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Best networking library?
Kibiz0r
Member #6,203
September 2005
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What's the best library for networking if I want to be able to both send data back and forth quickly as well as download complete files to the client?

A J
Member #3,025
December 2002
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All of them. 8)

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Kibiz0r
Member #6,203
September 2005
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Owned by ambiguity.

Thanks anyways. :P I decided to use Zoidcom btw.

GullRaDriel
Member #3,861
September 2003
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Socket or Winsock library.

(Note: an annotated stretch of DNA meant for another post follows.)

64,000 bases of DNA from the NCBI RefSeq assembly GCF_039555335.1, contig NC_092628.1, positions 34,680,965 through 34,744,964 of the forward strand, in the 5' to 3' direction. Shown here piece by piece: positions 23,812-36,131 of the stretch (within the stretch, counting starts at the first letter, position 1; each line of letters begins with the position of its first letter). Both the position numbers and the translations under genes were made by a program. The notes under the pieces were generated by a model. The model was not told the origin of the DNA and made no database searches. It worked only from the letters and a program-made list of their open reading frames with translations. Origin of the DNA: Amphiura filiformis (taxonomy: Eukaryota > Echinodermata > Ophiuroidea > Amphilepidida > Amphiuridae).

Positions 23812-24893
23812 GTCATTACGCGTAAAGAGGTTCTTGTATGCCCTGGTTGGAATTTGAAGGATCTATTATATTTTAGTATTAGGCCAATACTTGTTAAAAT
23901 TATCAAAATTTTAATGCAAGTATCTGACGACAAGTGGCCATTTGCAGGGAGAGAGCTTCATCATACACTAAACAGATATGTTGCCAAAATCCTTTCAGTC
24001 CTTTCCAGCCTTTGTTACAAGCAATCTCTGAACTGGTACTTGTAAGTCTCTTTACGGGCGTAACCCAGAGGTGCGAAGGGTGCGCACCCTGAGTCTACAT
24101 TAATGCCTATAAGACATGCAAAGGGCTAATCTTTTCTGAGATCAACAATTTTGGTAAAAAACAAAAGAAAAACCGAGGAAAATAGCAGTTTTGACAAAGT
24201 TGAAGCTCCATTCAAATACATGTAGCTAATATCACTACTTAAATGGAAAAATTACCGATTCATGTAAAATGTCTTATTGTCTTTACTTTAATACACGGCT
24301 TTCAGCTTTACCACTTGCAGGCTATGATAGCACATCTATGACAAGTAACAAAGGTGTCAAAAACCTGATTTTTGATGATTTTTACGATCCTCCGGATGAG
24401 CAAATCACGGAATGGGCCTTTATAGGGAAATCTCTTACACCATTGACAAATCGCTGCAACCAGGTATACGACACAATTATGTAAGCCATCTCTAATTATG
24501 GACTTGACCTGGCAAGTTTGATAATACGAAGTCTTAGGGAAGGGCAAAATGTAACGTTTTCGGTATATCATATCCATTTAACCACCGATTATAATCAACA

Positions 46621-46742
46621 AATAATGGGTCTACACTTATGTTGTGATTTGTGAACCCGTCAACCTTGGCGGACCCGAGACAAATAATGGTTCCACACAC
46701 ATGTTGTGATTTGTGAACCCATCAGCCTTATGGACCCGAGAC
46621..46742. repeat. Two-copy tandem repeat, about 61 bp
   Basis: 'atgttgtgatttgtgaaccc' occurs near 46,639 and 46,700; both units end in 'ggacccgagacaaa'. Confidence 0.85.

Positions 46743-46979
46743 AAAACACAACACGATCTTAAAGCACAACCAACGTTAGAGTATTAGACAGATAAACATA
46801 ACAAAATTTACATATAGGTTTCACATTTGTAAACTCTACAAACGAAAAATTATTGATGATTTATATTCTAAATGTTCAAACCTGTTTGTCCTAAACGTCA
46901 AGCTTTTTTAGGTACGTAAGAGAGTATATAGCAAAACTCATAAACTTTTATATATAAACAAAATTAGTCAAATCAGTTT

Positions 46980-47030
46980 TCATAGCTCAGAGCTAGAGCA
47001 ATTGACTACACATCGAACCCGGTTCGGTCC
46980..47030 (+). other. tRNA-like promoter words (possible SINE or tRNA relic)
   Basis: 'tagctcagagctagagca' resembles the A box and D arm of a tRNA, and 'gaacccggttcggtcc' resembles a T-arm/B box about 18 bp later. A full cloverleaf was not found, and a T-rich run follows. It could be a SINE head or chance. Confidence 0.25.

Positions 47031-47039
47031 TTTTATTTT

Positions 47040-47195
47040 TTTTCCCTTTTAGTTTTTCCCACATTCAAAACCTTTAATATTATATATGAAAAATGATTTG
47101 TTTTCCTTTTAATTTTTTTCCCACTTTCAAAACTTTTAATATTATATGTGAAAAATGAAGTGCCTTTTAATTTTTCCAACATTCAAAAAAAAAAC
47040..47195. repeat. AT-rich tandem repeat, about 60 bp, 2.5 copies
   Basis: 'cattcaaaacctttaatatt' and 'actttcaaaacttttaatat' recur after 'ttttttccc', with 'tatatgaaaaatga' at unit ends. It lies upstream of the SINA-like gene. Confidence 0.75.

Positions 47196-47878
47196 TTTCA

"Code is like shit - it only smells if it is not yours"
Allegro Wiki, full of examples and articles !!

Milan Mimica
Member #3,877
September 2003
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ziglite is my favorite. Altought it says it's a game engine, you don't have to use all of it's features.

BAF
Member #2,981
December 2002
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adamk kromm
Member #5,432
January 2005

HawkNL is a good pretty low level multi platform library.
www.hawksoft.com

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James Stanley
Member #7,275
May 2006
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I'm using DyConnect in my currently-in-development game.

GullRaDriel
Member #3,861
September 2003
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You all use socket/winsock based library. Why not use the first original library ? It will help you understanding the behaviors of networking.

"Code is like shit - it only smells if it is not yours"